This guest blog was written by Dr. Vikram Devalia, a practicing clinician from the United Kingdom with a special interest in applying business theory to improve healthcare systems.
Over the past twenty years, innovators, policymakers, and administrators have worked tirelessly to reimagine the U.S. healthcare system in order to better serve the needs of the public. Yet transformative change has largely proven elusive. In such a fragmented industry, a unique set of management tools are required to launch an initiative that breaks the mould and realigns the system with the shifting health demands of the public. Although seemingly an impossible task, this feat was achieved just 70 years ago by one Aneurin Bevan.
The National Health Service: Flawed but treasured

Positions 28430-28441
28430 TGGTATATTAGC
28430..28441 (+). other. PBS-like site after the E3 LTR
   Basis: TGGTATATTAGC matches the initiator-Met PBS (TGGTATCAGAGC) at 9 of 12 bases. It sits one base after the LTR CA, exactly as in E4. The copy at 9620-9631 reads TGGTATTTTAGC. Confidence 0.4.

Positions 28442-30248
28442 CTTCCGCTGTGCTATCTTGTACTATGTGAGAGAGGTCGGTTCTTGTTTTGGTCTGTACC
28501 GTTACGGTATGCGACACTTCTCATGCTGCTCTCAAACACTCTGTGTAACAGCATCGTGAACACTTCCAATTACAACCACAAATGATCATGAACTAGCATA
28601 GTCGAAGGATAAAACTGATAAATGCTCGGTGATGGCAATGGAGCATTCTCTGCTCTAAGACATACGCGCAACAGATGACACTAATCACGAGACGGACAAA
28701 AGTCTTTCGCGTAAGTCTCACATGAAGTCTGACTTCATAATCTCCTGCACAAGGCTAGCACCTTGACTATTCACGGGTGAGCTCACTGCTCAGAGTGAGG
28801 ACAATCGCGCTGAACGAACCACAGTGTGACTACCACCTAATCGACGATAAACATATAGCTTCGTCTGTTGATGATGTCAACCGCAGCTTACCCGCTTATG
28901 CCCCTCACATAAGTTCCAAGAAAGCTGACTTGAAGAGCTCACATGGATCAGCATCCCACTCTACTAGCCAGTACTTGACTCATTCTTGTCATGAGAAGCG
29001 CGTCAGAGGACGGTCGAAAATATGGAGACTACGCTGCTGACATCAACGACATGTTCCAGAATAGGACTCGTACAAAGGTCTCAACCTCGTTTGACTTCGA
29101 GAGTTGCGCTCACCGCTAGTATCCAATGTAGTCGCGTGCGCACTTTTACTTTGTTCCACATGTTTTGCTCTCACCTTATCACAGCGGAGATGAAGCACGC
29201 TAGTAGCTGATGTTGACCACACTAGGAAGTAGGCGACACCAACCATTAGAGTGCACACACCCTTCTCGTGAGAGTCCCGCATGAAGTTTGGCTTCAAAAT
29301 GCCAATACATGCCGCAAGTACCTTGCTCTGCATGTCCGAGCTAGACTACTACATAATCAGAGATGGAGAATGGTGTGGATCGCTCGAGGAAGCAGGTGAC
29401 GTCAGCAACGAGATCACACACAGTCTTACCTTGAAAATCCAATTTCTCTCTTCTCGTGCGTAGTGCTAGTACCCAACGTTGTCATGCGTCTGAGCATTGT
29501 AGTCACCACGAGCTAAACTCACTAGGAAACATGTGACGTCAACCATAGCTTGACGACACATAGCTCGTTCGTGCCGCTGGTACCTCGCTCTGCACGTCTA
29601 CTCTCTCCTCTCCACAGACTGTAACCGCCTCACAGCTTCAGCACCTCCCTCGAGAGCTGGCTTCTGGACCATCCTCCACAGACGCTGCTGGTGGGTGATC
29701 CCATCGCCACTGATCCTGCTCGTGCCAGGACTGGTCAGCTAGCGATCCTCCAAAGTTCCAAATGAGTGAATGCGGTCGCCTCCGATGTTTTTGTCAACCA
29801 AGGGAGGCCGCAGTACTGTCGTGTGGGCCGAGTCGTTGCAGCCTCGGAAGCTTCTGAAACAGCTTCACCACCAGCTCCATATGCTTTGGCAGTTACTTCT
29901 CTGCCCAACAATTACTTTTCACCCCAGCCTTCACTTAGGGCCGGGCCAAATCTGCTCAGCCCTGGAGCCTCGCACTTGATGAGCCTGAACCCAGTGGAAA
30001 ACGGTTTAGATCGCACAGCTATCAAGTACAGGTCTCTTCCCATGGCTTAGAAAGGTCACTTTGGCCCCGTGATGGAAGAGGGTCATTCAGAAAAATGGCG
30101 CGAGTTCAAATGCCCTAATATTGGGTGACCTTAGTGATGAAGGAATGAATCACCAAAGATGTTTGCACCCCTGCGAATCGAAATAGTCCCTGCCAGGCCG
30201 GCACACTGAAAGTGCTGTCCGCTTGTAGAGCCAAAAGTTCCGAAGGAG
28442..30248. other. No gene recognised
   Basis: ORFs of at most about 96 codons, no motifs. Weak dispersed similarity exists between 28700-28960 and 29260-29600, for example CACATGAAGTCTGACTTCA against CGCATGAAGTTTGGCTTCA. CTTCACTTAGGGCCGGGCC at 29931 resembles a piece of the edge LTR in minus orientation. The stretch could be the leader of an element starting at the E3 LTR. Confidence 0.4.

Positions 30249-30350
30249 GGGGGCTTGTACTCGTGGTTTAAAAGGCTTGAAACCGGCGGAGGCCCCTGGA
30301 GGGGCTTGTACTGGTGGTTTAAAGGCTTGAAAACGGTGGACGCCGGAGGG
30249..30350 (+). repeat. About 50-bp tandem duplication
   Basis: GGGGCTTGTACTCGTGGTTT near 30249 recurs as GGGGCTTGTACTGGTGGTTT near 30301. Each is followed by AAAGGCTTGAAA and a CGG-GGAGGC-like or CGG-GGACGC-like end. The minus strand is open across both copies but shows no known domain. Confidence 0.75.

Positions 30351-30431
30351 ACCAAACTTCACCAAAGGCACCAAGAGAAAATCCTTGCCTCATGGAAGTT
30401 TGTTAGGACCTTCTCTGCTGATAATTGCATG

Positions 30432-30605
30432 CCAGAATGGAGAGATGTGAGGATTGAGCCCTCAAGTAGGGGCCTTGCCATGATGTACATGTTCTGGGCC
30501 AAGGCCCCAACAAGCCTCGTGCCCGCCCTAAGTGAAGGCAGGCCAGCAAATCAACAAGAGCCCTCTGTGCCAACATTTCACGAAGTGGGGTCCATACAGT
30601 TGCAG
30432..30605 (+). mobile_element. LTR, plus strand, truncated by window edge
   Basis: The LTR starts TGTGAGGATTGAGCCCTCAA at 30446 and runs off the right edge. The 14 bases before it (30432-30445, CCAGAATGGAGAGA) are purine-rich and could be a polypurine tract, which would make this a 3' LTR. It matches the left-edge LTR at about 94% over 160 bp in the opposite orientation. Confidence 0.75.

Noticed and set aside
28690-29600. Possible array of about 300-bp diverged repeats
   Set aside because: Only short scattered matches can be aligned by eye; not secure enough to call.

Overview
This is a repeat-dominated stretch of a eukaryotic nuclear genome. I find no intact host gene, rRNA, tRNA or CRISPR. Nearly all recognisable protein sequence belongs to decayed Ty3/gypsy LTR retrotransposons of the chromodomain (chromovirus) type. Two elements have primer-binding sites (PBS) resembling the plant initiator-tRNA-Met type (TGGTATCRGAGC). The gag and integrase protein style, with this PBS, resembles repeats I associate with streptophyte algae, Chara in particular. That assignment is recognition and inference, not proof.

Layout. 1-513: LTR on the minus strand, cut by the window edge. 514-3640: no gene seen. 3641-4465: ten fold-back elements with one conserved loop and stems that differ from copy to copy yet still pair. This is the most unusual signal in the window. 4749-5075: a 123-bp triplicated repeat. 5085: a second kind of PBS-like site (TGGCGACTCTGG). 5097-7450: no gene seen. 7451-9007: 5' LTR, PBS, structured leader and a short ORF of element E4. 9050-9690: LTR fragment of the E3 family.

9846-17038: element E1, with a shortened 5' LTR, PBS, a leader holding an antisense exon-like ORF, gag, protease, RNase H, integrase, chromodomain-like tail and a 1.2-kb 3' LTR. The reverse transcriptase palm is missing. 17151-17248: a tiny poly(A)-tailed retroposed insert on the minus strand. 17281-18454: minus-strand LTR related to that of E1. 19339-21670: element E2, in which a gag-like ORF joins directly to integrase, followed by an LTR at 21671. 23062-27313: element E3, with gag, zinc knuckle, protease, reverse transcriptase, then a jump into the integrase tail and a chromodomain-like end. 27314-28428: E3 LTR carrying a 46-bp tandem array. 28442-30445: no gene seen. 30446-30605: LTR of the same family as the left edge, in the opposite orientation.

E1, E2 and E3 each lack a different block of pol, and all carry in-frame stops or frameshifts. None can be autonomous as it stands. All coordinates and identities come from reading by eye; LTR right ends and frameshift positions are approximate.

2018 marks the 70th birthday of the founding of the United Kingdom’s National Health Service (NHS). The NHS is a universal coverage system funded 98% through general taxation contributions. For the past 70 years, British citizens have enjoyed care free at the point of access, based on clinical need rather than ability to pay.
This somewhat idyllic system, however, is not without its fair share of problems. Dated healthcare delivery models, an aging population and a lack of investment resulted in the “humanitarian crisis” of Winter 2015, as labelled by the British Red Cross charity who stepped in to support struggling frontline emergency services. Furthermore, waiting times for specialist treatment and elective operation cancellation rates continue to increase year on year. Nevertheless, public support and faith in the NHS remains resolute. Why? Appreciating the context of the NHS’s foundation is helpful for understanding this phenomenon.